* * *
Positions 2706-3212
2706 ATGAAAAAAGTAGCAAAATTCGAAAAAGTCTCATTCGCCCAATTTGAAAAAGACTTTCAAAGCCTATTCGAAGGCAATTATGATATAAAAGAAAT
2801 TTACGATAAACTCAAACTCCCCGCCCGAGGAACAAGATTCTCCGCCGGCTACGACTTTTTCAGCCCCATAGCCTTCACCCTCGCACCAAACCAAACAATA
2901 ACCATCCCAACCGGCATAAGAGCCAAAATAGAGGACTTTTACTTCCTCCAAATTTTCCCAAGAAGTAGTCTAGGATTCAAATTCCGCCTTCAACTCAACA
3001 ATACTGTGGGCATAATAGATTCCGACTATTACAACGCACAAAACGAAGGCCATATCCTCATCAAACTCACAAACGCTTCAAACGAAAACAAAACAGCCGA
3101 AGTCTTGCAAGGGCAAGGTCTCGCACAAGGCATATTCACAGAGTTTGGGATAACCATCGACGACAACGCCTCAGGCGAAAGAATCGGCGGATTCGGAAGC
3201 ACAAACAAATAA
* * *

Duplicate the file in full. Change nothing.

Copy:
Positions 2706-3212
2706 ATGAAAAAAGTAGCAAAATTCGAAAAAGTCTCATTCGCCCAATTTGAAAAAGACTTTCAAAGCCTATTCGAAGGCAATTATGATATAAAAGAAAT
2801 TTACGATAAACTCAAACTCCCCGCCCGAGGAACAAGATTCTCCGCCGGCTACGACTTTTTCAGCCCCATAGCCTTCACCCTCGCACCAAACCAAACAATA
2901 ACCATCCCAACCGGCATAAGAGCCAAAATAGAGGACTTTTACTTCCTCCAAATTTTCCCAAGAAGTAGTCTAGGATTCAAATTCCGCCTTCAACTCAACA
3001 ATACTGTGGGCATAATAGATTCCGACTATTACAACGCACAAAACGAAGGCCATATCCTCATCAAACTCACAAACGCTTCAAACGAAAACAAAACAGCCGA
3101 AGTCTTGCAAGGGCAAGGTCTCGCACAAGGCATATTCACAGAGTTTGGGATAACCATCGACGACAACGCCTCAGGCGAAAGAATCGGCGGATTCGGAAGC
3201 ACAAACAAATAA